52
 
20
 
72

Total pages for all assignments:
First drafts:
52.00
Revisions:
20.00
72.00
 

Writing Intensive Teaching

Peer review
Instructor provided feedback
Other
Peer review - For all assignments above, students engage in feedback with various peers. Peers give oral and written feedback for the assignments. Instructor - All assignments students give peer written and oral feedback in small conferences (informal oral presentations). The instructor (I) sit-in the conferences to support students in giving feedback orally to each other. I take notes on what I hear students sharing, I look over drafts, and offer specific questions and recommendations for them to consider as they revise. So in the end, students get feedback from both peers and me.
 
All assignments allow for more than one interpretation. Unpacking my histories, cultures, and experiences in relation to literacy teaching -- students explore their own histories in relation to unpacking position, privilege, and power -- and how this shapes literacy teaching practices. Reading/Writing Responses -- the format of each week's response invites students to take passages from the readings and critique, question, and connect to their own lives. Connection Papers -- weekly the students are reflecting on incidents they observe in a K-3 classroom and put it in conversation with theoretical ideas we are reading about literacy. Writer's Notebook (WN) -- Students have the choice of topic and genre for this assignment. They are allowed to explore pretty much any idea and interpret in a variety of ways. Unit of Study Curriculum Plan -- Students are allowed to take a broad topic (unit of study) for reading and writing and create the curriculum map and lessons. This assignment allows students to live-out and demonstrate their philosophical beliefs on teaching literacy to young children. Audit Trail of Literacy Case Study -- students document teaching interactions with one child and put it in conversation with readings from the semester. "Flexible" Lesson Plans and Reflections - students document teaching interactions with a whole class of children (twice) and put it in conversation with readings from the semester. Participation -- I am soliciting students' feedback on their participation -- how do they see themselves as a learner?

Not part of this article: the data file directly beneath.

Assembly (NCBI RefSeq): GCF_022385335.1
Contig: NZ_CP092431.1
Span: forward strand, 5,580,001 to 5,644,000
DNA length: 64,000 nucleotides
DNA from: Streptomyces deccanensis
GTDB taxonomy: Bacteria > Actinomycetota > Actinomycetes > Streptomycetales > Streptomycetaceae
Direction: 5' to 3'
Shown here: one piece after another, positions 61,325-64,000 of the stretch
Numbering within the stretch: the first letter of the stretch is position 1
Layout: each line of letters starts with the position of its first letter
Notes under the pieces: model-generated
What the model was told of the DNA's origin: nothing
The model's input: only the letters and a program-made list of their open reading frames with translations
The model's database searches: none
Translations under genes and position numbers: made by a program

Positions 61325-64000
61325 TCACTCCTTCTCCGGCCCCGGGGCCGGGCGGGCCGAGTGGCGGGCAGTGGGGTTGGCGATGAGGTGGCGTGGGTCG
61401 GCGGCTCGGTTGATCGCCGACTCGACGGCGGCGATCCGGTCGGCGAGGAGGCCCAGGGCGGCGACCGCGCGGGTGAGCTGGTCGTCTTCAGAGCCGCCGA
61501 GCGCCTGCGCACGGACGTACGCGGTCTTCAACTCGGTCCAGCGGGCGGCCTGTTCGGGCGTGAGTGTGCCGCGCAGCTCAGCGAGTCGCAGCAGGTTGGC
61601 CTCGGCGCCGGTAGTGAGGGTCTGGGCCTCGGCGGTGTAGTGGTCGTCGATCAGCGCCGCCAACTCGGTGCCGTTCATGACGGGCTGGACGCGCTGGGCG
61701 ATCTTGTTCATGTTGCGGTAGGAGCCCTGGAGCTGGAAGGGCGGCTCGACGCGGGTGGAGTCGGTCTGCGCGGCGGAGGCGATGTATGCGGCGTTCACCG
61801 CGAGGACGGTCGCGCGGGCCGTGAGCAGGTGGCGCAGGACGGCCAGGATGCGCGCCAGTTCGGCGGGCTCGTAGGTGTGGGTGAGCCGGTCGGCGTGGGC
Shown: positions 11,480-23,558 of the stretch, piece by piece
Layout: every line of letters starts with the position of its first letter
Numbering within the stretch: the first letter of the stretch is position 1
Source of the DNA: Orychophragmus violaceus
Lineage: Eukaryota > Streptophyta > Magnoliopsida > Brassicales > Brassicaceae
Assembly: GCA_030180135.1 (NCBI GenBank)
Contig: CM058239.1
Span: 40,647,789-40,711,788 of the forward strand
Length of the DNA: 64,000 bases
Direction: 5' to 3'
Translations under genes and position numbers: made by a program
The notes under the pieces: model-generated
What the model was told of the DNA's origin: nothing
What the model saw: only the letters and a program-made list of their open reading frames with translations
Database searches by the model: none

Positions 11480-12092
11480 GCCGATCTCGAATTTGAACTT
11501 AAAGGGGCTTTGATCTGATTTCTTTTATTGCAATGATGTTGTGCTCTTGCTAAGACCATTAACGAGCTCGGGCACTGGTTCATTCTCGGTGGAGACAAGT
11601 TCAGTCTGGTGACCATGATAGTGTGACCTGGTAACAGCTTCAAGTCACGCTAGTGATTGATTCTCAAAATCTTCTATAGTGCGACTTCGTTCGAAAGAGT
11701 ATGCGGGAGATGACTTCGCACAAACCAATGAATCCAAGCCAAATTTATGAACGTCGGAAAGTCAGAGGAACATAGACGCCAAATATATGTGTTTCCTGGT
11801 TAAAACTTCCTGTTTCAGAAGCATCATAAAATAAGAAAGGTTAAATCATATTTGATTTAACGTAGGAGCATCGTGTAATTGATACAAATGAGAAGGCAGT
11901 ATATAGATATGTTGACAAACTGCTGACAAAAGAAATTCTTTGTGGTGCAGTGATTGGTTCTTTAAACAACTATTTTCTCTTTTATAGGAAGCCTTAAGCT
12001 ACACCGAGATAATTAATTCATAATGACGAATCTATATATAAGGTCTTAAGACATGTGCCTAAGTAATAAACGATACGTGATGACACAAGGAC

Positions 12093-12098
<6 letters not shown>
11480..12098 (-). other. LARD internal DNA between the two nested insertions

Generally speaking, the following is an outline from one semester of when these assignments were due (this is a fall semester): Unpacking my histories, cultures, and experiences in relation to literacy teaching -- September 12 Reading/Writing Responses -- weekly on Mondays Connection Papers -- weekly on Fridays Writer's Notebook (WN) -- Weekly bring in seed ideas and draft. Final product due October 10 Unit of Study Curriculum Plan -- November 18 Audit Trail of Literacy Case Study -- December 2 "Flexible" Lesson Plans and Reflections -- First one due October 18; second one due November 22 Participation -- first one due 8 weeks into the semester; final one due the week before exams.
62.5
%
 
0
 

Course Syllabus

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Administrative Information

Education and Social Sciences
 
1.23.15: Asked if meant for Fall 2015.